Someone call Skylar Grey because Luke Walton is coming home.
The Los Angeles Lakers announced on Friday that they have hired Golden State Warriors assistant coach Luke Walton as their new head coach. Walton has been considered the front-runner for the job ever since the team parted ways with Byron Scott last Sunday night.
It had appeared that once again the Lakers were being passed by, as the Minnesota Timberwolves and Washington Wizards signed coaches Tom Thibodeau and Scott Brooks, respectively while LA continued to deliberate over Scott’s future.
Unbeknownst to nervous Lakers fans, Walton was their man all along. Mitch Kupchak and the Lakers brain trust didn’t even bother interviewing anyone else, instead scheduling a meeting with Walton shortly after the Warriors’ playoff series with the Houston Rockets came to an end on Wednesday. They knew what they wanted, and quickly closed the deal.
So what does Luke Walton bring to Los Angeles?
First and foremost, this is a big win for the Lakers. The 36-year-old Walton was perhaps the hottest coach on the market after leading Golden State to a 39-4 record while head coach Steve Kerr was out attempting to manage his ailing back.
“I have always dreamed of being a head coach and the chance to do that for an organization like the Lakers doesn’t come around very often.”
-Luke Walton via ESPN’s Ramona Shelburne
The New York Knicks, Sacramento Kings, and Houston Rockets were rumored to be interested in handing the keys to Walton, but it was the Lakers who landed him. In these dark times, when the purple and gold have struck out on one free agent after another, winning the race to sign Luke gives a much-needed boost to the Lakers’ brand.
The entire vibe around the team changes (for the time being). Should the basketball gods allow them to keep their top-three protected pick on May 17th, the purple and gold will have some serious momentum behind them heading into free agency.
Walton may not have much experience as a head coach, but the perception is that he is something of a wunderkind on the sidelines. The Lakers will have more money than any other team in the league to spend in free agency (somewhere around $60 million), and that kind of moolah combined with Walton’s mojo and the team’s other assets will certainly make a few ears perk up.
In fact, in may be enough to level the playing field to the point where the famed Los Angeles market becomes a factor again. Free agents want to win first and foremost, but something potentially very exciting in sunny Los Angeles holds appeal as well.
Of course, there will be some legitimate concerns over Walton’s lack of experience.
There is no denying that Walton isn’t the coach that brought the Warriors to the next level, that accolade rightly belongs to Curry. However, Walton was able to safely steer the ship. He had Stephen Curry, Klay Thompson, and Draymond Green clicking as though Kerr never left, and in a league where chemistry and continuity matter that can’t be overlooked.
Meanwhile, the Lakers’ young trio of D’Angelo Russell, Jordan Clarkson, and Julius Randle often looked out-of-sync this year, occasionally flashing brilliance as individuals but not quite playing as a cohesive unit.
This is where Walton’s experience in Golden State should serve him well. While Russell, Clarkson, and Randle are nowhere near the level of the Warriors vaunted big three, there are enough similarities (pick and roll guards, a versatile but undersized big) that some things will translate, especially once they start truly playing together.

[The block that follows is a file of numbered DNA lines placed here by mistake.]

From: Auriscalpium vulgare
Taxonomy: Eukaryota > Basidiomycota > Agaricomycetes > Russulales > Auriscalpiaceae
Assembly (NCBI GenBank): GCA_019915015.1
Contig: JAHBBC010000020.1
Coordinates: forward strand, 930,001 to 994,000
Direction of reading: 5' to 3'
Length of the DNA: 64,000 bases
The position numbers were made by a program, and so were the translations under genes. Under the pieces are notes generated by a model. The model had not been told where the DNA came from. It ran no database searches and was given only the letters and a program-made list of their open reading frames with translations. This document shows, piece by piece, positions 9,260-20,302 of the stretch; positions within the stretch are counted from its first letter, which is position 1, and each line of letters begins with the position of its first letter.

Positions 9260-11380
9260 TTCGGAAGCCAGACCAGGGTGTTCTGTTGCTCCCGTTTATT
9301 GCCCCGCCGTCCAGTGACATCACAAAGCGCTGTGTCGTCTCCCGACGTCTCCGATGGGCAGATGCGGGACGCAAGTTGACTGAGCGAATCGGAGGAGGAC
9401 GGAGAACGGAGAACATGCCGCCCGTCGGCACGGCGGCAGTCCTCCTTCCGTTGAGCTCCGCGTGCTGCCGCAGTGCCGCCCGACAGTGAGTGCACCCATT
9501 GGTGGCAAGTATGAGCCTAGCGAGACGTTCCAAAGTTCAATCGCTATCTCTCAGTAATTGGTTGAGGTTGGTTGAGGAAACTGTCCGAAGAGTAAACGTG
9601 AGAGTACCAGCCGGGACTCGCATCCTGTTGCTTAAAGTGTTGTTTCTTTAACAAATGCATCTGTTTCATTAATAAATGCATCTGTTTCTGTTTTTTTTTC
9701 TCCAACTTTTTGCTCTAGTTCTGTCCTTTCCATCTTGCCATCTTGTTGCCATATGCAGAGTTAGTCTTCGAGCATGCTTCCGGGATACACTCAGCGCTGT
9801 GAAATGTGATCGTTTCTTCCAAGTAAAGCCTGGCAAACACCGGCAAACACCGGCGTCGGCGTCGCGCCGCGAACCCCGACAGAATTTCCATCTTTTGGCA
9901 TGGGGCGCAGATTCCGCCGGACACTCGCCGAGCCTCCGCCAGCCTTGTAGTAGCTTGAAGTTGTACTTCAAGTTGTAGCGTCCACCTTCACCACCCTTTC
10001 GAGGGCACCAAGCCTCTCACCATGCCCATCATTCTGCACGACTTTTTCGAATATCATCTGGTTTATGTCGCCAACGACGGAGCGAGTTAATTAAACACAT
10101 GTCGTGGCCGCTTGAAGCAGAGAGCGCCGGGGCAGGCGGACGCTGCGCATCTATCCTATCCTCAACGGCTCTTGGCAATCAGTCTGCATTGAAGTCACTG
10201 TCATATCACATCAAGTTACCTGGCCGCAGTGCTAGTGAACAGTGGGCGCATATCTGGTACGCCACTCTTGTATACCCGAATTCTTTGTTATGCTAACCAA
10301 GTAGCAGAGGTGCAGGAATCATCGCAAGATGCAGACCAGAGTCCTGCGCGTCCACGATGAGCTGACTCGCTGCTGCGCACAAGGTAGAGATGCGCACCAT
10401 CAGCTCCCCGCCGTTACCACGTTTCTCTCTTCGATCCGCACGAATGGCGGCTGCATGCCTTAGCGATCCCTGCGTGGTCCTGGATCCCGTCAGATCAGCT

“He’s one of the brightest young coaching minds in the game, and we feel fortunate that he’ll be leading the on-court future of our team.”
Frankly, a Lakers roster built around those three players seems tailor-made for an offense similar to the one that the Warriors run, and there isn’t anyone better suited to install it than Walton (aside from Kerr himself).
Moving towards a more fan-friendly style has been a goal of the Lakers organization for some time. Part of the reason why the team chose Mike D’Antoni over Phil Jackson in 2012 was out of a desire to return to the running days of Showtime. While the D’Antoni days ended in catastrophe, an exciting, flashy offense is in the Lakers’ blood.
It’s part of the reason why they drafted D’Angelo Russell over Jahlil Okafor or Kristaps Porzingis last summer. Unfortunately, by that point, D’Antoni was gone, and the Lakers had replaced him with Scott, whose offense didn’t have the same zest to it in spite of his Showtime connection.
Scott, a defense-first coach, just couldn’t connect to the players or bring in an offensive system that would maximize their talents. Walton goes a long way towards rectifying that.
Of course, Scott was brought in not because of his offensive chops but because there was a desire to have someone in charge who knew what it meant to be a Laker. Someone who remembered the glory days when putting on the Golden Armor truly meant something, and could relay that to the new generation.
Therein lies the beauty of the Luke Walton hire. He used his basketball savvy to get Shaquille O’Neal the ball in all the right spots, and later won two championships with Kobe Bryant and Pau Gasol. Walton knows what it feels like to win as a Laker, knows what it’s like when the entire city is electrified by a dominant Lakers team.
Passing on that legacy is important, but so is building a team ready to adapt to the new and changing world of the modern NBA. The Lakers needed a coach that could walk in both worlds.
Luke Walton is a young, new-school coach with a link to the glorious past of the Lakers. He understands what lays ahead because he understands the past, but he isn’t stuck in it.
For the Lakers and their massive fan base, you simply can’t ask for a better fit.